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Help for:


I’m sure it’s on a lot of parents minds today: How do I keep my kids from watching porn?  And, I just found out my kids are watching porn, what do I do?

We at OVERCOME want to help families with both of these very important and relevant questions. 

First, how do we keep porn out of the house:

  • Control the tech: You might be thinking, my kids are too young to be looking up porn sites.  You should know that most kids are first exposed to porn around 9 or 10 years old.  They probably don’t know what they are doing, but it could ignite an unhealthy curiosity within them.  SO…control their tech.  Put filters on their Kindles.  Don’t let them keep their phones or computers in their room.  And be careful of allowing their friend’s tech into your house.  Here is a list of recommended filters and accountability software.

  • Talk about it: I think there is an unrealistic expectation these days that parents will be able to keep their children’s eyes 100% pure.  Even if you take my advice above, there is a good chance that they will still see something before they leave the house.  So, the best thing you can do as a parent is to talk about what your kids are to do when they do see it.  This struggle thrives in the darkness and not talking about porn and game planning for their exposure can actually set your children up to become addicts.  TALK ABOUT IT.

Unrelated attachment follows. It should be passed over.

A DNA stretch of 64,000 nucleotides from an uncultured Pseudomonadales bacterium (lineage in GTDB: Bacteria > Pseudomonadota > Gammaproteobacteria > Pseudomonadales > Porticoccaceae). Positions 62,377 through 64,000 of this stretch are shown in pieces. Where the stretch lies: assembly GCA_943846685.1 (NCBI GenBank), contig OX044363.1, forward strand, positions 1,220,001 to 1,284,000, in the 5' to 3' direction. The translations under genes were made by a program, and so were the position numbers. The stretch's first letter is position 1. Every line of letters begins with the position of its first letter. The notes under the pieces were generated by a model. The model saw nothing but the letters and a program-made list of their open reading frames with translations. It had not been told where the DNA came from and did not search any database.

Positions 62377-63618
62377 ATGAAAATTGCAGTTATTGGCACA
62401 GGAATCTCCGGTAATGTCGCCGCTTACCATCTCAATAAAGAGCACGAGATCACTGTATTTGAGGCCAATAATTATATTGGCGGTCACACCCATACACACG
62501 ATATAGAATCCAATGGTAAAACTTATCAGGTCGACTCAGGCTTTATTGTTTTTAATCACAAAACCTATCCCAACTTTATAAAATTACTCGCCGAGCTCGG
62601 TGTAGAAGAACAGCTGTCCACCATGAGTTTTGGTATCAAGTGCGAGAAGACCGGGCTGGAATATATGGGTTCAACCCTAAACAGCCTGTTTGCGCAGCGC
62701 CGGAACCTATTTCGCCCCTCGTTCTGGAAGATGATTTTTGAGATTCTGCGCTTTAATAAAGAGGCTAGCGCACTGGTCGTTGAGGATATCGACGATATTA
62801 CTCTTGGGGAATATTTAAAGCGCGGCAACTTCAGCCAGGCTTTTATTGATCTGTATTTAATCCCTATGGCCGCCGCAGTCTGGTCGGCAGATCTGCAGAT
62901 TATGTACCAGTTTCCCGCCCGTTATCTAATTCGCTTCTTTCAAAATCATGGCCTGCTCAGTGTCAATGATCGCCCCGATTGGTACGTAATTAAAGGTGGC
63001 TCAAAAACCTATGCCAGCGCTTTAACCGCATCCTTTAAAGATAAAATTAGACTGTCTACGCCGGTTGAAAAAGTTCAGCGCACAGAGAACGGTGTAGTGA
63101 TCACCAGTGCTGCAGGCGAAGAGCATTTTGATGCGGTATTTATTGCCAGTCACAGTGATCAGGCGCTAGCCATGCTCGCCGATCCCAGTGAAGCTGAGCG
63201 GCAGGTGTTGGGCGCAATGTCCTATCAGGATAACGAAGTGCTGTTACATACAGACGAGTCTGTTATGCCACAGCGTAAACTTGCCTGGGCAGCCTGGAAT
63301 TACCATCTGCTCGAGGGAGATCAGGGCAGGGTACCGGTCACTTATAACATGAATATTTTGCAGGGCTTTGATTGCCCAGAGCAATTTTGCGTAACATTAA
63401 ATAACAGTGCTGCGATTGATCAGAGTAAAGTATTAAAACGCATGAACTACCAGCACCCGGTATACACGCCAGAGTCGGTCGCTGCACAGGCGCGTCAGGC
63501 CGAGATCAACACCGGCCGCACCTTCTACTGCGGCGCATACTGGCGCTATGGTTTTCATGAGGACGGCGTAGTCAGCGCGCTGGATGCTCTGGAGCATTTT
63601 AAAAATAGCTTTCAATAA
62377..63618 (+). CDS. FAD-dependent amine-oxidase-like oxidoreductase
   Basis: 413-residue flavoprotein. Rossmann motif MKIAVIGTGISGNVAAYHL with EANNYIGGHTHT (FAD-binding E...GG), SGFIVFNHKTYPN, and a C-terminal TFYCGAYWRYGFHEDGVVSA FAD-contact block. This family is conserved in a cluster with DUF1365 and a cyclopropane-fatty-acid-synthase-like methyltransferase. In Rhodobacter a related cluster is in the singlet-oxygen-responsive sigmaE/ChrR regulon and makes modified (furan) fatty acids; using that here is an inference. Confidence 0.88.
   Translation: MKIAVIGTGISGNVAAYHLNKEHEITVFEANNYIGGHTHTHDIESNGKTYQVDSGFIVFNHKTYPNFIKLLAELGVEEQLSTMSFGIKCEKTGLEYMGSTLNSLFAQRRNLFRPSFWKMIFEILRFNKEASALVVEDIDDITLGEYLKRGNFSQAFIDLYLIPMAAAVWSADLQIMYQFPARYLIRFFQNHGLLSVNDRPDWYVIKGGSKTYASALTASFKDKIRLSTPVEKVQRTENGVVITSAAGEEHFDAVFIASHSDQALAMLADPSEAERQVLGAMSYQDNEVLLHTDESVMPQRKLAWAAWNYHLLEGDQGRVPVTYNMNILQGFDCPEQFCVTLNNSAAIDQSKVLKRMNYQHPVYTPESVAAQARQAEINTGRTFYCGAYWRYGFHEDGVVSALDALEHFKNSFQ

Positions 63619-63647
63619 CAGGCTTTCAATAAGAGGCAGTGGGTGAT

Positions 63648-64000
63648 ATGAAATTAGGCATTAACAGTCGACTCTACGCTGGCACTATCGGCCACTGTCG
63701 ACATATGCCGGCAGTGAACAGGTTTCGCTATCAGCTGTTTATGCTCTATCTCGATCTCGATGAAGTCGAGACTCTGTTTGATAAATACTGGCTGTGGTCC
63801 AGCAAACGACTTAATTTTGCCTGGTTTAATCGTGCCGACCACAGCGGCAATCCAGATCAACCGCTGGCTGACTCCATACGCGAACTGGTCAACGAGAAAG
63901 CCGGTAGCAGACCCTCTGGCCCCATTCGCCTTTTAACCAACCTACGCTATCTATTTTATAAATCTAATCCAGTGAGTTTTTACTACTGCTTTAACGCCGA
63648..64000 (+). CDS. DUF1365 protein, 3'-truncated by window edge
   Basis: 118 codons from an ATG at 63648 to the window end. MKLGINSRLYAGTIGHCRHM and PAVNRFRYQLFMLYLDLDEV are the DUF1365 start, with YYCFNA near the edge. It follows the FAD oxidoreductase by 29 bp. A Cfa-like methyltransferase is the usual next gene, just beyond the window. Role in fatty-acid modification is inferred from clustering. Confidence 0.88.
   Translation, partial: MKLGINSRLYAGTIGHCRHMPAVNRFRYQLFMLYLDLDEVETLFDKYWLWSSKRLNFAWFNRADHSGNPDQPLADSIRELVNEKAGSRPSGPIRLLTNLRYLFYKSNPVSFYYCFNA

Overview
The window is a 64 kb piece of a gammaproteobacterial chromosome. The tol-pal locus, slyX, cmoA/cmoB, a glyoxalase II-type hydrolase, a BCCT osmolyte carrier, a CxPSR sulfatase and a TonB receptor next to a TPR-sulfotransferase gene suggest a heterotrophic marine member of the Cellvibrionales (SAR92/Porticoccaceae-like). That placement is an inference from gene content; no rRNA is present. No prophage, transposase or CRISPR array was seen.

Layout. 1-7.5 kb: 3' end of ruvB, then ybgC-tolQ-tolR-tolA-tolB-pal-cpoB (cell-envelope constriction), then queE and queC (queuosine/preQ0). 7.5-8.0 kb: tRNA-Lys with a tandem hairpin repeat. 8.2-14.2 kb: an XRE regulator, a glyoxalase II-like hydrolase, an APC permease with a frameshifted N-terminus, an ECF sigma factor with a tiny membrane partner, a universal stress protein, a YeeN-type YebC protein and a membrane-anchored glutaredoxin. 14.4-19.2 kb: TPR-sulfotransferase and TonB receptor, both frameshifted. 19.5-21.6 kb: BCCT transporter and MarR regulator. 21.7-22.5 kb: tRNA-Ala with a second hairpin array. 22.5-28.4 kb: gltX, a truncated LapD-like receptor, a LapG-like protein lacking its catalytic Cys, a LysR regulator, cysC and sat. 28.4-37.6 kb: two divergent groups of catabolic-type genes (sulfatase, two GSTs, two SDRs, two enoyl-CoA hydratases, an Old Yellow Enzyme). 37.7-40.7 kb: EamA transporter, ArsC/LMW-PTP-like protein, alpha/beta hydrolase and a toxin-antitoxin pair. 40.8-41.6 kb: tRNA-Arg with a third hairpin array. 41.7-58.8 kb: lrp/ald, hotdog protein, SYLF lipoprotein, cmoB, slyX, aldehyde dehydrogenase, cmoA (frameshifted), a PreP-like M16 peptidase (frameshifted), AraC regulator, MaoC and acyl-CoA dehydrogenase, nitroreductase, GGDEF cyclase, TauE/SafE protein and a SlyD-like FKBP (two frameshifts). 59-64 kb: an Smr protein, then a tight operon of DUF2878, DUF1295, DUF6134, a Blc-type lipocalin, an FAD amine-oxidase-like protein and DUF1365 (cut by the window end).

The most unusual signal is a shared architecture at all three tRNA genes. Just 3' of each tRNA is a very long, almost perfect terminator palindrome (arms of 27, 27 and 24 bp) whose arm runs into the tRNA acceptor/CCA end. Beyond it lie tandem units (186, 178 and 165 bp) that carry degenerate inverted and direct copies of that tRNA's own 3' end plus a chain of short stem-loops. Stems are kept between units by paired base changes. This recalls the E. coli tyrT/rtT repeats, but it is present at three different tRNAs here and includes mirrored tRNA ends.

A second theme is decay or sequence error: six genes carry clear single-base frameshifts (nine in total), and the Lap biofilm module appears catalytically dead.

Second, what happens after they have watched porn:

  • Stay calm: One of the worst things you could do as a parent is completely lose your mind when you find out.  If you want a way to ensure that they will not talk to you in the future, then get angry and start yelling.  You are not going to scare them away from porn and these actions can actually make it even more enticing.  If you have already made this mistake, no big deal, just ask forgiveness and have a calm and cool conversation about it.

  • Don’t shame them: Shameful acts would be anything to make them feel like something is wrong with them for looking at pornography.  Shame is one of the causes for addiction and it has some devastating effects if your child internalizes those words.  You can express your disappointment without attacking their character and they will be better off for it in the long run.

  • Ask questions: You might feel awkward in doing this but it is a good way to gauge what they saw, how much they saw, and how they felt towards it.  It is very easy to slide into a lengthy speech about the sin of pornography but you will be better off letting them tell you about their experience.  This opens lines of communication for the future and shows them that they can talk to you about it.

  • Give consequences: Watching pornography, especially when you have expressly told them not to, is not good.  As God disciplines us, we too must discipline our children.  Don’t go overboard here but make it appropriate: no video game time, no phone for a while, no movies.  They need to know that because of their actions they have lost some trust in your relationship and that must be regained through time.  This is just a good life lesson for them to learn, if you prove to be untrustworthy then you will not be trusted with certain privileges.

If you need more help with your family please don’t hesitate to contact us!

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